Press release

Tuesday 15 April 2014

Saga's monthly flash inflation report reveals how CPI and RPI impact on different households.

Saga Flash Inflation indices – March 2014 bulletin

Key points:


  • Consumer Price Index (CPI) annual inflation was 1.6% in March, down from 1.7% in February.
  • Retail Price Index (RPI) annual inflation stood at 2.5% in March, down from 2.7% in February.
  • The largest contribution to the fall in the rate came from transport (principally motor fuels) with other smaller effects from the clothing and furniture &household goods sectors.
  • Given that expenditure patterns vary across households, experienced inflation rates will differ across age-bands. We calculate that annual consumer price index (CPI) inflation was as follows for the over 50s age bands in March 2014 (February 2014 figures in brackets):
    • 50-64: 1.5% (1.6%)
    • 65-74: 1.4% (1.5%)
    • 75 and over: 1.9% (2.0%)
  • We calculate that annual retail price index (RPI) inflation was as follows for the over 50s age bands in March 2014 (February 2014 figures in brackets):
    • 50-64: 1.9% (2.3%)
    • 65-74: 2.0% (2.3%)
    • 75 and over: 2.2% (2.4%)
  • Figures 1 and 2 illustrate the annual rates of inflation for the over-50s. Annual CPI-based inflation is lower for 50-64 and 65-74 age brackets than for the UK population as a whole, but is higher than the UK average for those aged 75 and over. This reflects the fact that, although utility price inflation has eased since the end of 2013, it remains high and is an ongoing significant cost pressure for the oldest households in the UK. In March 2014, electricity prices were 6.7% higher than the same month a year ago, while gas prices were 5.6% higher.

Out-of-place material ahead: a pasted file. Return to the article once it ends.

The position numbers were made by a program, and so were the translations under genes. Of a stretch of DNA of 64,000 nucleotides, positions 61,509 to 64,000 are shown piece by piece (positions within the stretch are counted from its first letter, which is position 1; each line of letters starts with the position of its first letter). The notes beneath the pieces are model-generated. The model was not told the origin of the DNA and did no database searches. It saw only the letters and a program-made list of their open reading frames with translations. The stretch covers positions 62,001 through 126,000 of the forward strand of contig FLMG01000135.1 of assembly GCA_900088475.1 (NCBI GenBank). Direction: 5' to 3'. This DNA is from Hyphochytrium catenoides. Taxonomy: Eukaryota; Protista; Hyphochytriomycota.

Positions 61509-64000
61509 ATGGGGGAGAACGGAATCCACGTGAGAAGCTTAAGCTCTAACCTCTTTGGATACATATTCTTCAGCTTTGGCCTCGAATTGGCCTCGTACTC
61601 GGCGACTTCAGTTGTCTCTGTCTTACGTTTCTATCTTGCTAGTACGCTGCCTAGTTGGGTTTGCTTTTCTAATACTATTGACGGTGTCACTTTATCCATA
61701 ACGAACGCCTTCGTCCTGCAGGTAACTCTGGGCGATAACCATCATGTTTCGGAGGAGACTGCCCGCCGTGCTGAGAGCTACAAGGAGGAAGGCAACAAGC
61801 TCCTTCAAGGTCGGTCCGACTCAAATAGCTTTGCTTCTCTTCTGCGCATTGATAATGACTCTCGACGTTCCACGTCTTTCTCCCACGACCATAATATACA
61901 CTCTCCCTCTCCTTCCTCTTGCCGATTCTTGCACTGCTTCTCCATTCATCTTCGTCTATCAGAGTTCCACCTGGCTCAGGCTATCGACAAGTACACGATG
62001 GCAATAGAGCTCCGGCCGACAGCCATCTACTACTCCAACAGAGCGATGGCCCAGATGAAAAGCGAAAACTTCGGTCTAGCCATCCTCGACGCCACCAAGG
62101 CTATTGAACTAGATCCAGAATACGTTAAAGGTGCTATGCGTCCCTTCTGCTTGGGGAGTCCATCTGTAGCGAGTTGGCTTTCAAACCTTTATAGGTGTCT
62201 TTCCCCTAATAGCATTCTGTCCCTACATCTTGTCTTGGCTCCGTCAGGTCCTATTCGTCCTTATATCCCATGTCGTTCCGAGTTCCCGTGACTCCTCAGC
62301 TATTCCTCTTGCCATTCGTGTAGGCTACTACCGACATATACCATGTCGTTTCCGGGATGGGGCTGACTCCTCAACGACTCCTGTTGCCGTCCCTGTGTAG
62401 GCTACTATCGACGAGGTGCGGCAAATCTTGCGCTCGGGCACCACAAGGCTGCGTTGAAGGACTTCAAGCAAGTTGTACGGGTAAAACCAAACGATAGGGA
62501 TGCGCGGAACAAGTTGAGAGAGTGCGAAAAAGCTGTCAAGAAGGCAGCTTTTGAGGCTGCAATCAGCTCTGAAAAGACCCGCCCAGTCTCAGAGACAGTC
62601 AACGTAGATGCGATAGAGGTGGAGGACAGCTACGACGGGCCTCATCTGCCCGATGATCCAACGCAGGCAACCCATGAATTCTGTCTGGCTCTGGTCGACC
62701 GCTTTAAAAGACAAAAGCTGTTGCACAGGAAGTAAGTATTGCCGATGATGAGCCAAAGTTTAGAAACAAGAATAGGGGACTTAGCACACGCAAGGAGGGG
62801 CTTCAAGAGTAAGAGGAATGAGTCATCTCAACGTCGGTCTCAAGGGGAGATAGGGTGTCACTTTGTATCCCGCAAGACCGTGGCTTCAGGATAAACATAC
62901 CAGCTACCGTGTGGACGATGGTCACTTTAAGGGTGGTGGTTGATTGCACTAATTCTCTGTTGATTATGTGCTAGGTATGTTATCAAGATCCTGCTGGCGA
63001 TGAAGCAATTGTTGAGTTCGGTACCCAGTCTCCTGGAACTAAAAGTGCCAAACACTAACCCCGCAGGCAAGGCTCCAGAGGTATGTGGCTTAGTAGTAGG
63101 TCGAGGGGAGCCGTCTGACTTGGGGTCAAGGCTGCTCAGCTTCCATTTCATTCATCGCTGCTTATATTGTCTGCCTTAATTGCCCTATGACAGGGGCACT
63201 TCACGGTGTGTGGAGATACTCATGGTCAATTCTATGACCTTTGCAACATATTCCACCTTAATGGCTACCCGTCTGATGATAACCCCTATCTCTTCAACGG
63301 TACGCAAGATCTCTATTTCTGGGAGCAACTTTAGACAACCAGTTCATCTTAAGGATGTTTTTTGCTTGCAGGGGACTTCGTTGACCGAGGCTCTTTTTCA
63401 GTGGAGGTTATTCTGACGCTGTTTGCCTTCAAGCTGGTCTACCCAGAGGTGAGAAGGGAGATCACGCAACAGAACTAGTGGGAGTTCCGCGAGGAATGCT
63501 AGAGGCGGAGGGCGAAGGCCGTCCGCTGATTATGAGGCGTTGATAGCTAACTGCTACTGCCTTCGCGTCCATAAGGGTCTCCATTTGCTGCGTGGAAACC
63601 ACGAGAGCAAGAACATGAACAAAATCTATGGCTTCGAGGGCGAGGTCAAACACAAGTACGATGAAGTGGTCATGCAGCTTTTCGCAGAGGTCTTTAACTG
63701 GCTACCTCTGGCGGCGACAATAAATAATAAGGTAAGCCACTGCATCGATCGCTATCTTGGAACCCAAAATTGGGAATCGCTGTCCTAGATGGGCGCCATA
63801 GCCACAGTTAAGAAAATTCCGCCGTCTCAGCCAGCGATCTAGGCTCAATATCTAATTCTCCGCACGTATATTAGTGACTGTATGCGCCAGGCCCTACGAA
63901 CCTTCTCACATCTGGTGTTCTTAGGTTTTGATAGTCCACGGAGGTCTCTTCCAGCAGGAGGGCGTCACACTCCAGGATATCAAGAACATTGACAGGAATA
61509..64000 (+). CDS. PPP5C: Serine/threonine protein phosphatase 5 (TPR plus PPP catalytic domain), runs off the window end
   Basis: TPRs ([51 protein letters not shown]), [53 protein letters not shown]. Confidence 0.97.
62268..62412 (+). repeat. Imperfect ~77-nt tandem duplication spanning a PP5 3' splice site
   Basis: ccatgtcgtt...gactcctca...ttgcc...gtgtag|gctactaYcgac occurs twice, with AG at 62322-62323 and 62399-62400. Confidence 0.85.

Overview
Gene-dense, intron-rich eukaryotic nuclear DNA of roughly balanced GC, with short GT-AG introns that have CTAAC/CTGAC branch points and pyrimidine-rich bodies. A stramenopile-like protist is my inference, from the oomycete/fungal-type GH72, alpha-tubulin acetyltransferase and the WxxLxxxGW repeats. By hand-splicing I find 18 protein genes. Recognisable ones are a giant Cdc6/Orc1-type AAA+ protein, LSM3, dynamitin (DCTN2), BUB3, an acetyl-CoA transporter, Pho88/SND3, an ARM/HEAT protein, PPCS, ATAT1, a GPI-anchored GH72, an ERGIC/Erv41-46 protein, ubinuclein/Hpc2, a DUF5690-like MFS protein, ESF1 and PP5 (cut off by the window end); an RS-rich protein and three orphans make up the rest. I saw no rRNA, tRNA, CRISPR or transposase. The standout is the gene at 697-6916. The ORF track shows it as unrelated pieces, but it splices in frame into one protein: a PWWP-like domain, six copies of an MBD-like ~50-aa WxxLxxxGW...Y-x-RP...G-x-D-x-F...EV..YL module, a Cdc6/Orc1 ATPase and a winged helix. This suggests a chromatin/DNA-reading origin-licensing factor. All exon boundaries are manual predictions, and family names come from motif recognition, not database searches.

• Between September 2007 - when the financial crisis started to really get underway - and March 2014, the cost of living has risen substantially more for the over-50s than for the overall population on the broad-based RPI measure of prices. While younger age groups benefitted greatly from falling mortgage interest payments as the Bank of England cut interest rates during the recession, older age groups – who had largely or entirely paid off their mortgages –  in general failed to benefit from this. Compared with September 2007, living costs have risen for different age bands as follows:
    • 50-64: 24.6%
    • 65-74: 27.5%
    • 75 and over: 28.1%
    • Whole population (RPI): 22.5%

Saga's full inflation report contains full data and graphs